Alice and I went for an afternoon walk in some of the built-up areas of Old Trail. There were a few warblers in some of the small trees.
Cape May Warbler
We turned onto Old Trail Drive, and I heard a Red-shouldered Hawk calling, and then saw one perched in a distant tree.
I then heard another Red-shouldered Hawk calling from a different direction, and crows that were harassing it. I looked up and saw an adult Red-shouldered Hawk and a juvenile being chased by a small flock of crows.
A short time later, I took another hike on some of the trails here, and saw a few more warblers and other woodland species.
Magnolia Warbler, Northern Parula, American Redstart
I met up with Walt Childs at the Rockfish Gap Hawk Watch. We saw a fairly close approach of a Broad-winged Hawk there, and then saw a female Northern Harrier circling over the fields in Stuart's Draft.
Walt and I drove over to Swoope, and saw a Cooper's Hawk on the way there. We stopped on Hewitt Road in Swoope to get some good views of a Belted Kingfisher and an Eastern Bluebird catching a meal.
Turkey Vultures were flying about, and a Bald Eagle was near them. We saw several American Kestrels flying from the power lines.
We saw a Great Egret at Smith Lake, and several warbler species in the area: Palm, Common Yellowthroat, Black and White, and American Redstart, as well as a variety of woodland birds, including five woodpecker species: Downy, Hairy, Northern Flicker, Red-bellied, and Red-headed.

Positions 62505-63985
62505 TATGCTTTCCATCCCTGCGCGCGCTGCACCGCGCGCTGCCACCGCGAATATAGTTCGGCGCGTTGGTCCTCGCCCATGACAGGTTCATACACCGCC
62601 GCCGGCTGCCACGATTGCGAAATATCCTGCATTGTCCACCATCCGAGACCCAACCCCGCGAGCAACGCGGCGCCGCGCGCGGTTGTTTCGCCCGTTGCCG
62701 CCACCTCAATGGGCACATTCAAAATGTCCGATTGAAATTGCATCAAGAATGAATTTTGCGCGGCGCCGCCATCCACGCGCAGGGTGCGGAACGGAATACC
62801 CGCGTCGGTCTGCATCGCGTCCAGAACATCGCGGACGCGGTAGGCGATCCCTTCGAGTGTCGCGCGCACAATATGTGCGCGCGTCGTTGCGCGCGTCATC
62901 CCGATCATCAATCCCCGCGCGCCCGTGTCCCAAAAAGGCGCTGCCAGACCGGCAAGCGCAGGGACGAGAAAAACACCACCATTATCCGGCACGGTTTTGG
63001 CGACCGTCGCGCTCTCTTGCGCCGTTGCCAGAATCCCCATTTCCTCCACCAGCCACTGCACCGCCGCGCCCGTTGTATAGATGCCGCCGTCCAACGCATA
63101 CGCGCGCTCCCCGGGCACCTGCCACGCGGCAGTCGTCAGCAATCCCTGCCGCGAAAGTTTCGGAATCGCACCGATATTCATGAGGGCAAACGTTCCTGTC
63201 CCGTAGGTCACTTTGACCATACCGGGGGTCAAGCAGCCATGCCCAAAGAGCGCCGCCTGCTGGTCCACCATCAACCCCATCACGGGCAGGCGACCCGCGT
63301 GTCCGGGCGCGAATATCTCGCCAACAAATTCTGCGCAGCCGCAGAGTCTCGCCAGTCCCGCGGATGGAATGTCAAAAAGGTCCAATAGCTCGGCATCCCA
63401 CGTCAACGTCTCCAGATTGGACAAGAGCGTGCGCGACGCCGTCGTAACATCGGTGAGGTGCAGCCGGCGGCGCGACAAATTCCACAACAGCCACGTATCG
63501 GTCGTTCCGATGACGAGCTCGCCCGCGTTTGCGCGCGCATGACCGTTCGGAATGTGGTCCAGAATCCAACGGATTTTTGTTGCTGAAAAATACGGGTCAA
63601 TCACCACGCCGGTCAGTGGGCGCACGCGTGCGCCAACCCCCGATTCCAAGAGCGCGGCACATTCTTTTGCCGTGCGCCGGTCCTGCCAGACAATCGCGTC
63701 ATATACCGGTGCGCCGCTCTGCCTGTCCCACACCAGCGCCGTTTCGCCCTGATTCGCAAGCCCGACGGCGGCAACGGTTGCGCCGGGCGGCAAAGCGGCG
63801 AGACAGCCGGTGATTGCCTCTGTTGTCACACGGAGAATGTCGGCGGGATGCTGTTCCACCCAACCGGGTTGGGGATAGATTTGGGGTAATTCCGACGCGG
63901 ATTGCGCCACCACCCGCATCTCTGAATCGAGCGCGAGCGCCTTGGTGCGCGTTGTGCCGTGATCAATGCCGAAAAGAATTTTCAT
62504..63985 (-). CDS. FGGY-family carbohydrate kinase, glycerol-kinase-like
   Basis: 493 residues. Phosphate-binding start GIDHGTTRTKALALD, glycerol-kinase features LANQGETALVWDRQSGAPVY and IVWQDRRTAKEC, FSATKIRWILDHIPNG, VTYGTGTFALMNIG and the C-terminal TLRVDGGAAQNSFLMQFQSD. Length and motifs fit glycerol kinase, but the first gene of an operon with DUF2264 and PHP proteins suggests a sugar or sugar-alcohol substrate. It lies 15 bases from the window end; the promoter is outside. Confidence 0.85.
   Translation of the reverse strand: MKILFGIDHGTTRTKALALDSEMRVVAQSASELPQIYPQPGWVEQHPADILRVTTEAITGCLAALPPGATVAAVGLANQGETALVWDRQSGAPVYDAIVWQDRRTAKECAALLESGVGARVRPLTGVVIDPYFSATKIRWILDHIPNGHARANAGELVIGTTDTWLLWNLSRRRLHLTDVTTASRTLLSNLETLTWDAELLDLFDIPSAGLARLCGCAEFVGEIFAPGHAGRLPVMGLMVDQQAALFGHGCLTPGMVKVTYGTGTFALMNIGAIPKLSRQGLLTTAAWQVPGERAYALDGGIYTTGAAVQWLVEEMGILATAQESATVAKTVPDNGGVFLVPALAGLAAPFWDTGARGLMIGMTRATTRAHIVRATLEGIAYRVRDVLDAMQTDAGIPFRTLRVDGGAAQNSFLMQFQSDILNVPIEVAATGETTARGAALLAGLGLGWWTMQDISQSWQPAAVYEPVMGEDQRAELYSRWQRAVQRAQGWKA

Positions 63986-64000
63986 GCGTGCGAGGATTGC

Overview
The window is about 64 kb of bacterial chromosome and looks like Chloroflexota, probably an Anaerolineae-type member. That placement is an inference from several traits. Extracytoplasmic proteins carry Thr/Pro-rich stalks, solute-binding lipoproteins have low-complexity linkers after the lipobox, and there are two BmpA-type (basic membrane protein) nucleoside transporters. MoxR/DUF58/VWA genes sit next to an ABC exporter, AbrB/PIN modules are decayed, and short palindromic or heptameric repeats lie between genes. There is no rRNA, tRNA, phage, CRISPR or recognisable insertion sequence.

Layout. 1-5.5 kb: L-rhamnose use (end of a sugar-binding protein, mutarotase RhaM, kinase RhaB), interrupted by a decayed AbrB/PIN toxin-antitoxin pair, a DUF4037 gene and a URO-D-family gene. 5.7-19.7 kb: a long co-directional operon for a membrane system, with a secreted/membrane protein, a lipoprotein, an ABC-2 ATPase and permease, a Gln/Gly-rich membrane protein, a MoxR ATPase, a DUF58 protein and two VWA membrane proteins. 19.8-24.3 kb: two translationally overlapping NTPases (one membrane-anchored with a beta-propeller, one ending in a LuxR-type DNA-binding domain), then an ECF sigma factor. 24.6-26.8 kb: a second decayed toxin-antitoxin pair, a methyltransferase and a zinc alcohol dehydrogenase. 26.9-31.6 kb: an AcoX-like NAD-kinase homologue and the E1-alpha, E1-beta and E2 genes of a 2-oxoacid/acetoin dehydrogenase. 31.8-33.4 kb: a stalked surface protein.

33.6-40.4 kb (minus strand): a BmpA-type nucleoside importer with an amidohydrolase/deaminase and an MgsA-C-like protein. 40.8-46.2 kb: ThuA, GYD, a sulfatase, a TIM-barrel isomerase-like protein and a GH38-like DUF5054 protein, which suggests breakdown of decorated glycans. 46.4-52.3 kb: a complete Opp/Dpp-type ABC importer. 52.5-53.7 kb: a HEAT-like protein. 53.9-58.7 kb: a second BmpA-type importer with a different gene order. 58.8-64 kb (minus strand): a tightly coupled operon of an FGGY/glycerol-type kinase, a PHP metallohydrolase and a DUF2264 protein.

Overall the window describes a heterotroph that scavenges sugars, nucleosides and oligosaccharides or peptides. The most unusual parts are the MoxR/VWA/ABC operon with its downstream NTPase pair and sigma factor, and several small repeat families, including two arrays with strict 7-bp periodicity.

Common Yellowthroat, Black and White Warbler
Male and female Hairy Woodpeckers checking out a tree cavity
Male and female Eastern Towhees
We saw another Northern Harrier as well as several Red-tailed Hawks
The sky was getting dark and there was light drizzle, so we returned to the Rockfish Gap Hawk Watch where we saw another Cooper's Hawk, another Northern Harrier, some Kestrels and at least one Merlin, an Osprey, a Yellow Warbler, and a bear on the other side of Interstate-64.
I decided to hike here at Old Trail, and about a mile into my hike, I met up with a small group from the Monticello Bird Club, and we hiked together for a couple of hours. We saw several warbler species, a Swainson's Thrush, and my FOS Yellow-bellied Sapsucker. I also heard (on two occasions), a Pileated Woodpecker - all seven central Virginia woodpeckers in less than 24 hours!
Unidentified warbler - probably a Blackpoll given its short tail and undertail pattern
But the highlight of the morning was a pair of Yellow-billed Cuckoos. One of them was hunting and then feeding the other one.